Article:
Archive for December, 2009

10
Dec
09

On Companions

BioWare has recently revealed some information about Companion Characters and it’s generated some strong opinions and heated discussion across forums and blogs.

What exactly are Companion Characters?

We certainly don’t know how companions will look and function fully until we play the game, but BioWare is being pretty up front about their use — that you can develop “relationships” with them perhaps even ‘romance’ them, that they can be summoned, that they aren’t necessary but fully optional, and they can fill in for a party role (or the entire party) if one wishes. They’ve also stated the rule that you can only have one Companion out at a time. The others stay in a central location that you can change out from time to time. Details are still fuzzy.

If it works like other BW games, the companion will be a character you meet along your story arc who will choose to join your party. They will react to your actions in game. A ‘good’ companion may comment if you do an ‘evil’ deed. They may even leave your party. Companions add a depth the story that would be missing without them.

One of the examples we’ve seen so far is a ‘Tank’ type companion for a Sith Inquisitor. The Companion helps the Inquisitor stay at range, and takes some of the beating that the Inquisitor would have a hard time coping with.

I think Companions will help with two major complaints I’ve seen in other games: leveling a group oriented character (tank/heal) is difficult, and that you never really get to practice and hone your group skill (tank/heal) while leveling.

Now when I talk in the next section about Classes, I’m using the term very loosely. It could refer to a ‘class’ in the traditional sense, but for some games, the concept is expressed as a Specialization or Talent Tree. For example, the way I’m using the word Class, the World of Warcraft Protection Warrior is a Class, distinct from the Fury Warrior Class.

One of the reasons cited for why people don’t level Tanks/Healers is that those classes are typically more difficult to level with. To balance their ability to tank or heal, those classes do less damage. Since the main activity of leveling usually involves combat, these classes find it more difficult or at least slower to complete those combats.

The Companion Character helps to address that. A Tank type character could use a Healer companion. A Ranged character like the Inquisitor could use a Tank type companion. Instead of having to heal things to death, the Healer player heals his DPS companion who kills things for him. This will help those classes level faster and hopefully mean there will be more Tanks and Healers at End Game.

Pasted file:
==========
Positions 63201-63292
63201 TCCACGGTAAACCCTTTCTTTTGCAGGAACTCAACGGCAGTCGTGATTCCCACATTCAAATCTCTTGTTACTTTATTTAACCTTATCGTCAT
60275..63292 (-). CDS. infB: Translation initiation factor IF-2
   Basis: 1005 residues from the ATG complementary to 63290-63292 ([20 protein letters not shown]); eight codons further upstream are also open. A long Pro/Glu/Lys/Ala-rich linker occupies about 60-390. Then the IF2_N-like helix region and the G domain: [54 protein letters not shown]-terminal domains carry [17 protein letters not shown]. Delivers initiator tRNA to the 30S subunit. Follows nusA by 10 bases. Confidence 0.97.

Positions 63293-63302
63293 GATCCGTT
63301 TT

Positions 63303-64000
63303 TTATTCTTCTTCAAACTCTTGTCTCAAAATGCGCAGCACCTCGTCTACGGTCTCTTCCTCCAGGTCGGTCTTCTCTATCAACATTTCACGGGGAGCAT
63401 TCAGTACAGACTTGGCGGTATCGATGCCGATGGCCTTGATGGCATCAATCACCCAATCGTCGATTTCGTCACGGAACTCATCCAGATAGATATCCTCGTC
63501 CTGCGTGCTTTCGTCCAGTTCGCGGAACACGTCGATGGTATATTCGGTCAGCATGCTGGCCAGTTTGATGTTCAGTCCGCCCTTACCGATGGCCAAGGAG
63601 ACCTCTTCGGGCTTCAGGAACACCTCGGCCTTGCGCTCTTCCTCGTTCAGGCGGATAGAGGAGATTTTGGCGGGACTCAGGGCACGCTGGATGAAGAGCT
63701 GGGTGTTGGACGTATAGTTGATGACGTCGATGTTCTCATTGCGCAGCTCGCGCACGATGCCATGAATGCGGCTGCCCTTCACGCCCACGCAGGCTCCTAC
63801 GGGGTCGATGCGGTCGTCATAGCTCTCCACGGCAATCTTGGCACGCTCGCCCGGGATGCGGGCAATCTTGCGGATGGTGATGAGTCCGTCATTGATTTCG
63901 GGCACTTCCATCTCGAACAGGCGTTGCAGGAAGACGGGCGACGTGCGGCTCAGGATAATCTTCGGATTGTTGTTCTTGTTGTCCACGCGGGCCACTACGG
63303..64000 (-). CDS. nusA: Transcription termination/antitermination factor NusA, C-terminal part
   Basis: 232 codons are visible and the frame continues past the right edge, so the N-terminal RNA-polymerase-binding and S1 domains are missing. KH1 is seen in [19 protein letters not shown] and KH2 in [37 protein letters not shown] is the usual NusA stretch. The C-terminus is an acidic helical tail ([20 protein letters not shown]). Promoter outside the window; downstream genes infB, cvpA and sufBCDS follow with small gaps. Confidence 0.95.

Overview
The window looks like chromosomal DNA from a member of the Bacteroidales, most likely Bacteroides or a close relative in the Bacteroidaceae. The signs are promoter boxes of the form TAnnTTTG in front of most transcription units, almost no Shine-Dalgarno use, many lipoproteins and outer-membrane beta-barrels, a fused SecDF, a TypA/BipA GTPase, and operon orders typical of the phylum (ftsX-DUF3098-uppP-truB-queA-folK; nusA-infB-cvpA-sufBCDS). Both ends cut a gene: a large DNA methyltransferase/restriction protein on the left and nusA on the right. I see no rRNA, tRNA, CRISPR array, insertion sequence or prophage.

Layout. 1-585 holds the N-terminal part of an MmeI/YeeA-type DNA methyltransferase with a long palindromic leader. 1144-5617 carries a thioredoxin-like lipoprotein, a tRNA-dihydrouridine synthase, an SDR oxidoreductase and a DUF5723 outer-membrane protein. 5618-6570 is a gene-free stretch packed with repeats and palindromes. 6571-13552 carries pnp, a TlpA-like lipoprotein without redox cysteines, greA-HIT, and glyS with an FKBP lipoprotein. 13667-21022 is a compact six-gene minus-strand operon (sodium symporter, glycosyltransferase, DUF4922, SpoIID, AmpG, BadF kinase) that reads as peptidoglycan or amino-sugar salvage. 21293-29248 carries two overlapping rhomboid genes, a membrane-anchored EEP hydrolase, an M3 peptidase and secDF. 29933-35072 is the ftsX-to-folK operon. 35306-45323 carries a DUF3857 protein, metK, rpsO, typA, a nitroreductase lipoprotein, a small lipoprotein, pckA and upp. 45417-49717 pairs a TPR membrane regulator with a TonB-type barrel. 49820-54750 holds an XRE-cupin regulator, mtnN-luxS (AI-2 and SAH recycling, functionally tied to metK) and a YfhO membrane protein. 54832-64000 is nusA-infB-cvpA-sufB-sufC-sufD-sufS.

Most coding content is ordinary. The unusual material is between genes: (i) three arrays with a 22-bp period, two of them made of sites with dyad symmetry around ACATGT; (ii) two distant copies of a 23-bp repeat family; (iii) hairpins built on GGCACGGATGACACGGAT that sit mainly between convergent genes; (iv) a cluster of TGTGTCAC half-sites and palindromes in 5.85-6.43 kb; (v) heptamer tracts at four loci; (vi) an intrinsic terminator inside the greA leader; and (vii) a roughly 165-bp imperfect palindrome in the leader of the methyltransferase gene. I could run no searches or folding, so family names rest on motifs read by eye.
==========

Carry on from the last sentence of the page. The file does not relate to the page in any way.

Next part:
These Companion Characters also help the Tank and Healer learn to use their group oriented skills. A Healer class can sometimes level all the way to end game without ever healing anyone other than themselves. A Tank class may get to the level cap without having to use some of his Tank spells. With Companions, players will have a need to use their group skills for their Companion.

Much of the strong negative reaction to Companions centers on people’s concerns that Companions are a move to over-mollify soloers and steer the game away from grouping. Basically, the detractors believe this will remove some of the massively from the Massively Multiplayer Online Role Playing Game and fundamentally change the genre.

This is a sensitive issue for BioWare since many are concerned that TOR is just a single player game with an MMO price model of a monthly subscription.

To a certain extent the people expressing those concerns are exactly right. When interviewed, BioWare representatives have said that part of their goal with Companions was to let you play through the game solo. They want to ease the transition of a guy who loves BioWare games, like KotOR or Mass Effect, but hasn’t played an MMO. Bioware specifically related the MMO part to there being ‘other people in the world’.

BioWare also wants Companions to be able to fulfill roles you are having trouble filling. Most MMO veterans know of the experience of waiting for find that one class or one role to fill out a party. (LF1M Healer then good to go!) BioWare’s intention is that instead of waiting around for a healer, someone in the party could offer to use their Companion to heal.

This will make balancing of instances/dungeons/flashpoints interesting. Do the Developers balance them around people using Companions, in which case groups not using Companions will find them more difficult, or do they balance around not using Companions, in which case groups using Companions will find them much easier. Perhaps BioWare has designed some sort of on the fly balancing based on how many players/Companions you have in the instance. We just don’t know yet.

Personally, I’m pretty excited about Companions. They add a level of immersion and depth to the game. Plus, with my real life schedule, sometimes being able to have a short ‘solo’ session is attractive. No one wants to wait 10 minutes while I run upstairs because my daughter woke up with a nightmare. My Companion character won’t care. Of course, I don’t want to always be soloing and I thoroughly enjoy the virtual friendships I’ve formed over the course of other MMOs I’ve played. It’s my hope that the people concerned over Companions are overstating the issue and that in the end Companions will be good addition to TOR and a well received feature.

07
Dec
09

But Everyone Will Play a Jedi?